I first came to the idea of “Better Endings” after watching the 2005 Peter Jackson movie version of King Kong. Knowing in advance, of course, that the tragic fate of the great ape that was imminent, I left the theater while Kong was still alive, holding his beloved Ann Darrow (Naomi Watts) atop the needle of the Empire State building. The military loomed large on the scene already and I knew all too well what was coming. I just didn’t have it in me this time around to stay and watch–or to agree to–the fateful fall of Kong, or of the magnificent, gigantic forces of Nature being crushed by the cold machinations of an insensitive, urbane modern world. So instead, I went home, put pen to paper, and re-scripted the ending of the King Kong story more to my own liking. In my own “better ending” version of the tale, of course, Kong lives!
Kong’s fateful Fall from the Empire State Building still occurs in my re-visioning, but with the heroine still in one hand, Kong breaks his fall twice on the way down out of sheer willpower, grasping desperately at the side of the building and slowing the descent out of his superhuman love for Ann Darrow and an unwillingness to let her die. So, at the base of the building where Kong has landed with his beloved, he is injured by the impact but he has survived. Out of still a superhuman primate drive to protect his beloved Ann from the dark forces of urban inhumanity, Kong drags himself away from the building as the military stalls from closing in, expecting Kong could not have survived such a fall so rallying around the opposite side of the building to organize how they will haul away his carcass. Kong limps with the now unconscious Ann still in his hand, instinctively navigating through mostly empty alleyways back to the frozen lake in Central Park where she and he had communed in the film version just before their climb up the Empire State building.
Ann wakes as they reach Central Park and quickly surveys the situation. She leads Kong deep into a little known, trail-less, woodsy region she knows of in the Park. They lay low there while Ann uses a powerful, backstage theater-prop style walkie-talkie that for protective reasons Jack Driscoll had slipped into her pocket (remember, it’s 1933). Ann calls Jack, the screenwriter (still in my version played by Adrien Brody), who is also smitten with her. Given this new chance to finally win Ann’s heart, Jack arranges to rent a rather large truck with a canvas cover. He waits for the dirigible searchlights to depart from over the Park then he drives to where Ann directs him to in the woods. Kong is nearly spent by his exertions. He has enough life left in him, though, to drag himself, following Ann, into the cover of the truck bed.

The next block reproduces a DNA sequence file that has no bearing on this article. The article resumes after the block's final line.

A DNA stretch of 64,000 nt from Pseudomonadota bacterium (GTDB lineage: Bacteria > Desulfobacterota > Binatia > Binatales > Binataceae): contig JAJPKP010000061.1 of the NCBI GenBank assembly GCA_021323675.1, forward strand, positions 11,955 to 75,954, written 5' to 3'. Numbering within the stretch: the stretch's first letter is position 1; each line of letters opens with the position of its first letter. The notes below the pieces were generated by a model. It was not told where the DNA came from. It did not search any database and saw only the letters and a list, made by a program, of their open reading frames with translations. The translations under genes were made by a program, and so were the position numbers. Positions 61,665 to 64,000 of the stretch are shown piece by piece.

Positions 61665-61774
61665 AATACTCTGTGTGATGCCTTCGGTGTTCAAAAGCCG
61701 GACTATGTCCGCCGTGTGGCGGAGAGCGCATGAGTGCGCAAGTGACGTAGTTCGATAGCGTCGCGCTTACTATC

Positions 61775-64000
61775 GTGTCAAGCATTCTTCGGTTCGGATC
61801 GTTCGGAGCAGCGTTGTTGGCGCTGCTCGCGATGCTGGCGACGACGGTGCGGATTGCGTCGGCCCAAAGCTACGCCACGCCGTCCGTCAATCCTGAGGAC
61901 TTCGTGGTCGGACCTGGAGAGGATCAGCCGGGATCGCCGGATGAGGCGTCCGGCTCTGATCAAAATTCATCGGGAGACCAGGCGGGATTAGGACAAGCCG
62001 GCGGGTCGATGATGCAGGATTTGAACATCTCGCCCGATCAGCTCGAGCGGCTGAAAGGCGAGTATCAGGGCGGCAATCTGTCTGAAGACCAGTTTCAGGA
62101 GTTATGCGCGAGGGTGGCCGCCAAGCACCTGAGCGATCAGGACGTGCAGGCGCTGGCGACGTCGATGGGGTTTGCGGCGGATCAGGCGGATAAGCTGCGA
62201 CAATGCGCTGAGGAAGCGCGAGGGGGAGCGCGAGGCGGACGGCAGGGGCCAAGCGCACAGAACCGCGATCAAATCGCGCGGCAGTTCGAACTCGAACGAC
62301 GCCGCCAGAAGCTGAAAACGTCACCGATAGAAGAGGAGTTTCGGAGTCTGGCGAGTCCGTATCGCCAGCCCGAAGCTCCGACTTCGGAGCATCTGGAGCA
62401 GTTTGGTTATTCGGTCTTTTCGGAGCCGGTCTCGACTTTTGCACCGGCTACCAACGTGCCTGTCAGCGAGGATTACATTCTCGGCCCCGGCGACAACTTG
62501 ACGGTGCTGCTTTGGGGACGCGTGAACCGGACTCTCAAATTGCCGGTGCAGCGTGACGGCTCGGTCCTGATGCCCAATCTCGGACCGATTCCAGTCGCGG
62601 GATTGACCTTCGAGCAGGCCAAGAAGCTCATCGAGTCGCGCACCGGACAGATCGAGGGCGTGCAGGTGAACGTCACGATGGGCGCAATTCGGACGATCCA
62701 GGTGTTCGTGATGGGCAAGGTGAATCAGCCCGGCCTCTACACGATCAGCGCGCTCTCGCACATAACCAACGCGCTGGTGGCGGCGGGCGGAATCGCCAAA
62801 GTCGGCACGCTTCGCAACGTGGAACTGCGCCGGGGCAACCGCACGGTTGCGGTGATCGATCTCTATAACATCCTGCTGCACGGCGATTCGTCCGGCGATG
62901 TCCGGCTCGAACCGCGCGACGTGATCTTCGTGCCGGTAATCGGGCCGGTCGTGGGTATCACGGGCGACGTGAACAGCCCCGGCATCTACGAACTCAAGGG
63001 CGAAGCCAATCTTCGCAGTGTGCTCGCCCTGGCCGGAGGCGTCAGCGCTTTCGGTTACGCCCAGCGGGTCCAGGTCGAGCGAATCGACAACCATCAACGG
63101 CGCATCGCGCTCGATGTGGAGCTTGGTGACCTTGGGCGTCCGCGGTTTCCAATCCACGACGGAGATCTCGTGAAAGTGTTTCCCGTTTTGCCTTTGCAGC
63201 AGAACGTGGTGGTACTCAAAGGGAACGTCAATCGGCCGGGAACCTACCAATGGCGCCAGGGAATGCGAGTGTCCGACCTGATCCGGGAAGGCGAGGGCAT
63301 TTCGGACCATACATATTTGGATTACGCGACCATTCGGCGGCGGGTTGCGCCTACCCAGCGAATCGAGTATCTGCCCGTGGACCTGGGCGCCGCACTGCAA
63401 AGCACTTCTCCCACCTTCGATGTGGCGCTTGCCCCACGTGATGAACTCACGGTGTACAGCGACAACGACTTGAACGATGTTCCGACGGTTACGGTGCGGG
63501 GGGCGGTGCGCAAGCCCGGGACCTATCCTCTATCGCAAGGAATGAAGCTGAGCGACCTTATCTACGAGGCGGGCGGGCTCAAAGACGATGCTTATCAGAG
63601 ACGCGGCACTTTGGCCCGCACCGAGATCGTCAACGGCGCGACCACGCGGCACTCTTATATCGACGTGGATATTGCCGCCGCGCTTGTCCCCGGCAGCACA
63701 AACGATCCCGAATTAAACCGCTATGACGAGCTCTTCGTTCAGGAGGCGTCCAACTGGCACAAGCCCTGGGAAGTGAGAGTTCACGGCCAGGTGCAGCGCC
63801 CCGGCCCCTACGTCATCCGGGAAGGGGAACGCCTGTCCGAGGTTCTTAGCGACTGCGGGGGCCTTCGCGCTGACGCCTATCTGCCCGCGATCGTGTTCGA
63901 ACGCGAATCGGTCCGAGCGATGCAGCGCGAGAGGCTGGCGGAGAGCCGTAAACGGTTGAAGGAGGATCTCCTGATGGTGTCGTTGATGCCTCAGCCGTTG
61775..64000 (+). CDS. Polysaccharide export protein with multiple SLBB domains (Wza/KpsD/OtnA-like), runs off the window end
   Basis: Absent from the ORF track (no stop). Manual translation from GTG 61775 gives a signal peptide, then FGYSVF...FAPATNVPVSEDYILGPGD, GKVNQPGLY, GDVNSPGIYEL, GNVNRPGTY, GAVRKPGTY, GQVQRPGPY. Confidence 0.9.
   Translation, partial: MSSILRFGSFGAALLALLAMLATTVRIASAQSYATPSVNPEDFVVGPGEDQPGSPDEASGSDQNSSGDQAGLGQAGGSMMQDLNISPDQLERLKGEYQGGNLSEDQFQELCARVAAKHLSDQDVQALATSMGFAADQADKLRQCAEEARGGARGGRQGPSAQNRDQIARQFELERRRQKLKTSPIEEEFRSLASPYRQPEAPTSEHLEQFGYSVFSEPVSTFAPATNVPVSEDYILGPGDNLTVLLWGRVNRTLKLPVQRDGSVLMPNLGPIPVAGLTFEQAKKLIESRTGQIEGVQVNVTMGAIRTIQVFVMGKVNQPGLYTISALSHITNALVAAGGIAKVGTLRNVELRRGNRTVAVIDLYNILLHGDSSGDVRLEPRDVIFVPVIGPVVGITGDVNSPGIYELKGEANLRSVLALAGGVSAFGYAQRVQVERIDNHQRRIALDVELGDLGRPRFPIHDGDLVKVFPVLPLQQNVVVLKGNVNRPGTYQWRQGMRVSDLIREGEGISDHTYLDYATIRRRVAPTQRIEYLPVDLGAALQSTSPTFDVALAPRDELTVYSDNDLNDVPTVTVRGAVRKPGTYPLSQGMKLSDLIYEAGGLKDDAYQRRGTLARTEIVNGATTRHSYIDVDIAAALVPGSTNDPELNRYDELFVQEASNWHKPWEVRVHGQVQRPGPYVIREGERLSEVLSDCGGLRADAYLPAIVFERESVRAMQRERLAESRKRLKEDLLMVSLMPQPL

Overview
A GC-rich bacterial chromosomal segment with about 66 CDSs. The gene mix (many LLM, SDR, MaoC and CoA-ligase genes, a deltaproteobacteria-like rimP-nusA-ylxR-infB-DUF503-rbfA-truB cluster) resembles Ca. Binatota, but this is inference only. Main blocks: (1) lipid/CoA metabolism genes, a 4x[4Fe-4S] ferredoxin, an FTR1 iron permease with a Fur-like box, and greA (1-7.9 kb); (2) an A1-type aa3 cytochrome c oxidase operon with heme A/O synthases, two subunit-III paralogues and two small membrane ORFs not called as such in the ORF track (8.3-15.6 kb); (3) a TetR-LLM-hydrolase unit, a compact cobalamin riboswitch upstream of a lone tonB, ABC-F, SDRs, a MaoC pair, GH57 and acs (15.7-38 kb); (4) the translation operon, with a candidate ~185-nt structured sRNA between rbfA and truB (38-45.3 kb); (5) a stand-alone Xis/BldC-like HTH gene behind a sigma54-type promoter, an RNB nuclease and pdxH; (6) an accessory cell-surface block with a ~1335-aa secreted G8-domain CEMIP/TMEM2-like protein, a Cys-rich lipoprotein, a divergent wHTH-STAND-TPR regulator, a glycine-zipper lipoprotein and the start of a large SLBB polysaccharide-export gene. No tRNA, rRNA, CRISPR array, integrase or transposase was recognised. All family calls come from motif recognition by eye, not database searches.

Jack drives while Ann stays in the back of the truck with Kong. They transport Kong off to–you might have guessed it!–a recently constructed Primate Center in New Jersey that hasn’t opened yet to the public. The sympathetic director of the Center, Jane (of course) takes immediately to Kong and gives him sanctuary. Vets arrive to minister to his wounds under signed oaths of secrecy.
To make an even longer story short: The Primate Center receives a large grant and builds an entire Great Apes wing all for Kong, bringing in native flora and some of the least harmful native fauna from Kong’s island to the primate center for Kong’s comfort. Ann’s acting career soars; she marries Jack and eventually they have two kids that grow up to be ecologically sensitive and primate-friendly; their son Sam becomes a climatologist and their daughter Diane eventually becomes an apprentice to Jane. Ann visits Kong every weekend at the Primate Center.
Jane teaches Kong sign language, for which he has an amazing aptitude due to his special evolutionary adaptation as a Giant Pongid (plus his determination to be able to communicate with Ann)! Kong is able to communicate–with an IQ of around 90–with Ann and with Jane and an enthusiastic team of linguists. Kong contributes to greater human awareness about his own insights and feelings and he provides humans with a greater understanding of the natural world he grew up in and about the loving, spiritual capacity of our primate cousins.
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